Tuesday, March 21, 2017

“Questions for a Poet” Interview with Kevin Gallagher author of LOOM."

Kevin Gallagher


“Questions for a Poet” Interview with Kevin Gallagher author of LOOM.
Interview conducted by Mikayla Brasefield


In a small corner of the writing world, poetry exists as the beating heart of literature. It has existed for many centuries in numerous parts of the world - from the Sumerian Epic of Gilgamesh to the Japanese “haiku”. Poetry has inspired many, and has been inspired by the events of the world and their effects on humanity. On blustery March 2nd, a poet by the name of Kevin Gallagher visited Endicott College to speak to the young poetry community about his recent poetry book entitled Loom. It holds the truths about the connections between Northern capitalists and Southern slavers during the days of civil injustice and prejudice against the blacks. Brilliantly written in such a way as to merely hint at the novel behind his words, Gallagher sheds new light on a part of American history that most of America had previously tried to remain ignorant of. But what makes the poet, the poet you might ask? In this short, yet enlightening interview, I was able to discover a bit more about the “man behind the curtain” as it were.
1. Your passion for Loom's overarching theme is apparent in your poems. What was your drive going into such a controversial topic?
Well, the race relations in the US have become quite heated.  I was living in Washington DC for a year and two things happened. First, my son was in school and getting a very different picture of the Civil War.  Second, the Freddy Gray murder happened in Baltimore.  Rather than going at it face first, I took the path of Seamus Heaney, Charles Olson, Muriel Rukeyser and others—and dealt with the present as an artist by confronting our past.
2. In an article from masspoetry.org you talk a little bit about how lyric poetry hits you and in the next moment, disappears. Do you carry a poetry journal with you to write down fragments of poems as they come?
Sometimes.  Or, backs of envelopes and so forth.  I live a hectic life now with kids and a demanding job.  More often than not the lyric poems disappear before any of it gets on paper.  That is why the narrative project has become good for me at this point in my life.  When I have time I can sit down and 'pick up the story.'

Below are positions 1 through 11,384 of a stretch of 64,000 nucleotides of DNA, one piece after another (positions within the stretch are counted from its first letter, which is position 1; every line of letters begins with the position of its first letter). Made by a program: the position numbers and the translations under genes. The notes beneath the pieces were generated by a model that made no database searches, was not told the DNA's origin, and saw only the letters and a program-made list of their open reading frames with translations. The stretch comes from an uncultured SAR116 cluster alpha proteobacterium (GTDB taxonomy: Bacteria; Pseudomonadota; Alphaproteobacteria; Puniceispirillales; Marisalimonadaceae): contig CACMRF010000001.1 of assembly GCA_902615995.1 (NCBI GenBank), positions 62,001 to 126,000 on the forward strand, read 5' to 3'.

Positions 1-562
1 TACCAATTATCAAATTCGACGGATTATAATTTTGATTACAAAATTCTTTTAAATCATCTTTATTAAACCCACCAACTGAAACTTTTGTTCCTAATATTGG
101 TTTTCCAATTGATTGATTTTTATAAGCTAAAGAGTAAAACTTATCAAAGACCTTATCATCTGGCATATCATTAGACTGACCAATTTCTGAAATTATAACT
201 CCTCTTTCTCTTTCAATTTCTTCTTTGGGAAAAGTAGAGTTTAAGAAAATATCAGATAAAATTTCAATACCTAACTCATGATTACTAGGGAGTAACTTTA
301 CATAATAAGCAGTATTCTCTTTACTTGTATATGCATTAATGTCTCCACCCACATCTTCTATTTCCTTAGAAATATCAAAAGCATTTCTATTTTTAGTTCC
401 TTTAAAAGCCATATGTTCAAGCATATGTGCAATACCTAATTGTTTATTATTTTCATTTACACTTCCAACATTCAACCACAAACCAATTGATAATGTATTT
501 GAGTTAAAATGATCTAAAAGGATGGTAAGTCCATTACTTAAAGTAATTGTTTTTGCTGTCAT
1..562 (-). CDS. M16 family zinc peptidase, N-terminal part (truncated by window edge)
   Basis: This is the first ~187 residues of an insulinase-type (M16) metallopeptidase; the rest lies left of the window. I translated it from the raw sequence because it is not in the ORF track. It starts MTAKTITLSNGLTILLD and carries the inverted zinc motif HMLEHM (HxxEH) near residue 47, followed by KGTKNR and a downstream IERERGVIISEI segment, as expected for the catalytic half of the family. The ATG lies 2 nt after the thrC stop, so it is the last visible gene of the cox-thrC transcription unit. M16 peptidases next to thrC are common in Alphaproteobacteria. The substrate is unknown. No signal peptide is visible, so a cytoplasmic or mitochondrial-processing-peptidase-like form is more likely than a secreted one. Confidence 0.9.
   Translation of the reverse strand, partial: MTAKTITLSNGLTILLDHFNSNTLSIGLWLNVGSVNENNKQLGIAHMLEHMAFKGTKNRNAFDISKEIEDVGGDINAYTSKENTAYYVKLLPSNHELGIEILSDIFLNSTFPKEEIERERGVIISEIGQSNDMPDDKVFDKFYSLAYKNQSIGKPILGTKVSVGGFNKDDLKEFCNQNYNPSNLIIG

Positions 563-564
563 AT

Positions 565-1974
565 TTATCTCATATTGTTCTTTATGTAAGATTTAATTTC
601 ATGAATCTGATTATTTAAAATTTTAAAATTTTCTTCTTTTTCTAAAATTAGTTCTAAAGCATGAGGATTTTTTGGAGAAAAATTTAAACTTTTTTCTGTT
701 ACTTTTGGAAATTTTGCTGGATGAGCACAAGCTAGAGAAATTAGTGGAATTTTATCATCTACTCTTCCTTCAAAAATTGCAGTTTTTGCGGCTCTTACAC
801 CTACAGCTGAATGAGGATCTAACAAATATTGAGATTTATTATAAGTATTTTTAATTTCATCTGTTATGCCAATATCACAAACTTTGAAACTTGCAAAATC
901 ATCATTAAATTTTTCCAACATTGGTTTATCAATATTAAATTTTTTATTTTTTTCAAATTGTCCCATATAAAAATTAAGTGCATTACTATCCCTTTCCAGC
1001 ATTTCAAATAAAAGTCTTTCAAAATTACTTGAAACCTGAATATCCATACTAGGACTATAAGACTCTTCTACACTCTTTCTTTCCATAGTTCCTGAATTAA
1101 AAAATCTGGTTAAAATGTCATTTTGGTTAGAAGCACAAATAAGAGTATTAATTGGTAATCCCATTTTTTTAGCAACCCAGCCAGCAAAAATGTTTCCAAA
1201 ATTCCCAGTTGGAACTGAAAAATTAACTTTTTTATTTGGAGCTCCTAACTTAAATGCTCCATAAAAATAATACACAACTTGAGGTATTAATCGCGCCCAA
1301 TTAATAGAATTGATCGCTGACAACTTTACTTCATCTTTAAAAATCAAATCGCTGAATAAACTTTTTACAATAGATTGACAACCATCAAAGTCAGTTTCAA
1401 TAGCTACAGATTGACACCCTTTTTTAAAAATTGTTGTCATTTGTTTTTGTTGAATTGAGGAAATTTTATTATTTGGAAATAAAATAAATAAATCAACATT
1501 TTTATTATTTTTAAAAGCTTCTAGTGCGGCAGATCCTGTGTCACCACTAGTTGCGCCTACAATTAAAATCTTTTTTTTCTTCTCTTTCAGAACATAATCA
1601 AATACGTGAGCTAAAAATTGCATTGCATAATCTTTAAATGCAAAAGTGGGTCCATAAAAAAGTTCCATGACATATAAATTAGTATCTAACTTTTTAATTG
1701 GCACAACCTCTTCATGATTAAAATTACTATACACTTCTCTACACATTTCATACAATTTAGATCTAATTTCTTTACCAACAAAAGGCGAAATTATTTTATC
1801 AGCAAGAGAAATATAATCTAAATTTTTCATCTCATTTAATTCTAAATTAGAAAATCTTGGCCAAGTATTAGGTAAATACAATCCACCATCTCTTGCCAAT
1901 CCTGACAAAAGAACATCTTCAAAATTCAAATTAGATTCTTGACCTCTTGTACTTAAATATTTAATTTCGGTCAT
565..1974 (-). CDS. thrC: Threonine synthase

3. Various articles have mentioned a few of your favorite poets as Walt Whitman, Fanny Howe, and Kenneth Rexroth - whom your dog is named after I noticed. What did you find about their works that drew you in so much?
Purity.  Empathy.  The struggle to make sense of the US and be an American at the same time.  Rexroth to me is the best—so many wide ranging poems.  And, whenever I feel really harried, I go to his nature poems and to the Sierras.
4. Do you ever have writer's block? (If so, do you ever give yourself little poetry prompts? If you do, what are some of them you find useful?)
I'm older now and realize that if you are truly a poet you are always one.  So, sometimes poems fly out of you on a daily basis, sometimes nothing happens for months.  After seeing that happen for the past thirty years I never let a dry spell get to me.  If I ever feel like it is too distant I find a new poet to read or go back to my favorites.
5. You are a professor, dad, husband, and poet. How do you manage balance?
I have a full life, and it makes for good poetry.
6. What advice would you give to young, aspiring poets?
            Read and memorize lots of poetry.  Live a full life.  At some point full poems come.

If you’d like to learn more about the amazing “artist of words”, hear more from his works, or find out about his newest poetry book “Loom”, you can find him on the following interweb sources:


 Mikayla Rose Brasefield (19) is a sophomore Nursing major from Vernon, CT, with a previous history in Creative Writing. She was featured in her high school’s student-written and published magazine, titled War & Pieces (2015), was awarded an honorable mention in the Nancy Thorpe Poetry Contest (2014), and has won several silver medals and a gold medal for some of her poetry/writings in the annual Scholastic Art & Writing Contest.

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